Barnstable County officials are battling over who gets to decide on the distribution of $41.3 million in American Rescue Plan Act (ARPA) funds from the federal treasury.
The three county commissioners, including Sheila Lyons of Wellfleet, initially argued that the money is a grant, and that under state law they are solely responsible for allocating grant funds.
But the 15-member Assembly of Delegates, with one member elected from each Cape Cod town, disagreed. They said the money should be distributed under the ordinance process prescribed in the county charter, with the Assembly having the final say.
Efforts at reaching a compromise have seen options and counter-options bouncing back and forth like ping-pong balls between the two panels.
In the latest development, the Assembly unanimously voted on Dec. 15 to override a veto by the commissioners of the Assembly’s ordinance spelling out how the ARPA funds would be managed. Before that vote, the Assembly’s lawyer, Robert Troy of Sandwich, told the members that they represent the 15 towns in the county and speak for them.
“We need to look at whether the voice of the communities should be heard,” Troy said.
Mary Chaffee of Brewster, deputy speaker of the Assembly, said overriding a veto by the county commissioners was rare, “but I strongly support overriding this veto.”
At the same session, the Assembly unanimously voted to reject the commissioners’ proposal for managing the ARPA funds without allowing it to come to the floor for discussion.
$20 Million Already Received
The ARPA money comes to the county in two equal installments. The first half, over $20 million, has already arrived. The second half will be paid out in 2022.
Federal officials set broad categories for use of the funds, and County leaders have named water, sewer, and broadband infrastructure projects as top priorities. The wish list also includes public health, addressing the economic harms of the pandemic, and making up for lost public sector revenue, according to Assistant County Administrator Vaira Harik. Applicants for the money may include municipalities, nonprofit organizations, and several other entities.
The three county commissioners are elected to four-year terms in countywide votes. The current chair is Ron Bergstrom of Chatham, Lyons is vice chair, and the third member is Mark Forest of South Yarmouth. They prepare the county budget, appoint the county administrator and other employees, and oversee disbursement of funds. They can also propose ordinances for Assembly action and can veto ordinances adopted by the Assembly.
The Assembly is the county’s legislative branch; members are elected to two-year terms by their individual towns. Their votes are weighted based on the populations of their respective communities.
The Assembly can override the commissioners’ veto of an adopted ordinance via a two-thirds vote.
The commissioners initially planned to solicit applications for the ARPA money through an online portal starting early in 2022. Those would be reviewed for compliance by staff and then sent to an advisory council organized by County Administrator Beth Albert. The council’s recommendations would be reviewed by the commissioners, who would then write the checks for the ones they approved.
The Assembly of Delegates argued that the money should be allocated through ordinances proposed by the commissioners or members of the Assembly and followed by public hearings. Proposed ordinances must be adopted by the Assembly and approved by the commissioners. Following a 31-day waiting period, the ordinance goes into effect.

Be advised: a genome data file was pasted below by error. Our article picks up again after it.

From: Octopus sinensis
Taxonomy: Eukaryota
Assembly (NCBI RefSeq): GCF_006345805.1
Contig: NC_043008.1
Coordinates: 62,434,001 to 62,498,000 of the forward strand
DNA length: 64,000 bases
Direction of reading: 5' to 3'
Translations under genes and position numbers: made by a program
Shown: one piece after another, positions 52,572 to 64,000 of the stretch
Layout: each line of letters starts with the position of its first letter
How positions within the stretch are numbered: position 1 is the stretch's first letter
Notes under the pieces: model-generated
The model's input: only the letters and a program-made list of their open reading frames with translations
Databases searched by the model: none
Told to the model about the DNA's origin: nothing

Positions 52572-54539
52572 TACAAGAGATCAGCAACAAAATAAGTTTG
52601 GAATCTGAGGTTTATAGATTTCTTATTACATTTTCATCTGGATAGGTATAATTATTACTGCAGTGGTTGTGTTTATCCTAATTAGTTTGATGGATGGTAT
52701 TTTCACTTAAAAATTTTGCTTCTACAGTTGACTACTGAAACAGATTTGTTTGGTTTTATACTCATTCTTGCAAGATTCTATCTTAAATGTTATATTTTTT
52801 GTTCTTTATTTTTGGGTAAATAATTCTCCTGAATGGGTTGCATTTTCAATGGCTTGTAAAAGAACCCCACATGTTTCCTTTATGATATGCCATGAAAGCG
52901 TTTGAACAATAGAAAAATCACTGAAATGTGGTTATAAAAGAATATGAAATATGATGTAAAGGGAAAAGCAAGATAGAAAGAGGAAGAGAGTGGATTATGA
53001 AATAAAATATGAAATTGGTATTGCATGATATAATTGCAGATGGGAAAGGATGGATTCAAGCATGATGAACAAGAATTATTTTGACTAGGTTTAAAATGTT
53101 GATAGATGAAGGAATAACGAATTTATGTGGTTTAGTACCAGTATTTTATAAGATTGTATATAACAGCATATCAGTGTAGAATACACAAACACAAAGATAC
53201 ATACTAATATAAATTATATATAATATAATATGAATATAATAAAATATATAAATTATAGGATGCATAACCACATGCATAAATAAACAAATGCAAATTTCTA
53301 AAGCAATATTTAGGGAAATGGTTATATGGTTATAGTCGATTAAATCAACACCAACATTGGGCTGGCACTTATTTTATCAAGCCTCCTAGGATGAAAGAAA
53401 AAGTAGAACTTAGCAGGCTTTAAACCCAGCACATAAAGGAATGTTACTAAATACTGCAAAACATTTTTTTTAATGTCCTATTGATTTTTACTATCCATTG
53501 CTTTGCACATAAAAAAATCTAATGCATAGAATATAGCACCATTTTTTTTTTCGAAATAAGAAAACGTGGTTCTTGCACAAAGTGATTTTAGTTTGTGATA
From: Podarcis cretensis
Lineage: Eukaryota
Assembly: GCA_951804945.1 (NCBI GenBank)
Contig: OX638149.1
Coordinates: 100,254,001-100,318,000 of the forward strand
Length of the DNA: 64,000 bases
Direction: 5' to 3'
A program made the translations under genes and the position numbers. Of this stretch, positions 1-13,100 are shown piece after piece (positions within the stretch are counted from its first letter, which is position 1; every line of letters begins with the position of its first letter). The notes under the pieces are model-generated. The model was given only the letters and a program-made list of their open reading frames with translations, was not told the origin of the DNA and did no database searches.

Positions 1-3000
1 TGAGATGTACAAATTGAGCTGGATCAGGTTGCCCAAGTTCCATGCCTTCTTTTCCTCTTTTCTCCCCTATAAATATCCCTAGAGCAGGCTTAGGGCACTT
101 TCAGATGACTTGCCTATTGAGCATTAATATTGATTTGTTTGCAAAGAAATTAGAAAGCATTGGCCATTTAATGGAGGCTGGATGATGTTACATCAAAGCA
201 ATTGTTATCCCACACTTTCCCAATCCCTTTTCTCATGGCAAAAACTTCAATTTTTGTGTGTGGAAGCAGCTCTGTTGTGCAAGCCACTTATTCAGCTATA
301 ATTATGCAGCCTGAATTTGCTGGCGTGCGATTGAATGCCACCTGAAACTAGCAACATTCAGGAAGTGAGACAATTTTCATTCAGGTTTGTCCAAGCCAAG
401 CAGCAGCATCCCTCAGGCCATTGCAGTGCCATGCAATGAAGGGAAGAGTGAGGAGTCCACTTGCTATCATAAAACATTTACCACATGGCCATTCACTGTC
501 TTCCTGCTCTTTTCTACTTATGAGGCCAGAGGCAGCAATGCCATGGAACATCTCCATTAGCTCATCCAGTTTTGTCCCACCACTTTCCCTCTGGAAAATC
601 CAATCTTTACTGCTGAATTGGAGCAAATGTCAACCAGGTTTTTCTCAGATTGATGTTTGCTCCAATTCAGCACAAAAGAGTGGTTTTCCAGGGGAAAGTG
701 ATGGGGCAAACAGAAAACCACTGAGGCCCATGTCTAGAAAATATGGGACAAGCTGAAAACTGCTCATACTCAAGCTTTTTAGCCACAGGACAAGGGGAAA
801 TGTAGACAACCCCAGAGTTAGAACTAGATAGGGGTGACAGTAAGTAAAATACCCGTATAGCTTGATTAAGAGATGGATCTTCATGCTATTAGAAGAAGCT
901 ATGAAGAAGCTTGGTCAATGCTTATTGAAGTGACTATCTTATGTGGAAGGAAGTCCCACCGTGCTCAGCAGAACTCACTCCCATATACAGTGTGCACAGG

The commissioners at first proposed a joint process that would involve “resolutions” rather than ordinances, thereby avoiding the hearing process and the 31-day delay.
But the Assembly didn’t even discuss that proposal. Instead, it unanimously adopted an ordinance dictating that all spending of ARPA funds be done solely via ordinances.
Chaffee called it “a clean and simple method of appropriating ARPA funds. Both branches can carry out their responsibilities without a memorandum of understanding or meetings with lawyers or tabletop exercises to test a new process,” Chaffee told her colleagues. “It’s how we routinely conduct the county’s business.”
The Assembly would make sure to keep the process moving, she said. “We know these funds are needed in the towns we represent,” she said.
The commissioners vetoed the Assembly’s ordinance, objecting to a lack of specifics on the review process and the delay inherent in the ordinance process. Then they proposed their own ordinance, which was essentially the same as their earlier proposal, simply changing the word “resolutions” to “grant agreements.”
The veto was overridden, and the commissioners’ ordinance was rejected this week. Both votes were unanimous.
Commissioners Lyons and Forest had said before this week’s action that they were willing to work with the Assembly to resolve the dispute. But Bergstrom was not in a conciliatory mood.
Bergstrom said comments made by Chaffee and by Assembly Speaker Patrick Princi of Barnstable “seemed to indicate I wasted a month of their time by presenting compromises, and that they were right, we were wrong.”
Of the ordinance that had been adopted by the Assembly and sent to the commissioners, Bergstrom said, “It represents not one step in our direction; not one attempt to compromise.”
Editor’s note: This article has been revised and updated since it was published in the print edition dated Dec. 16, 2021.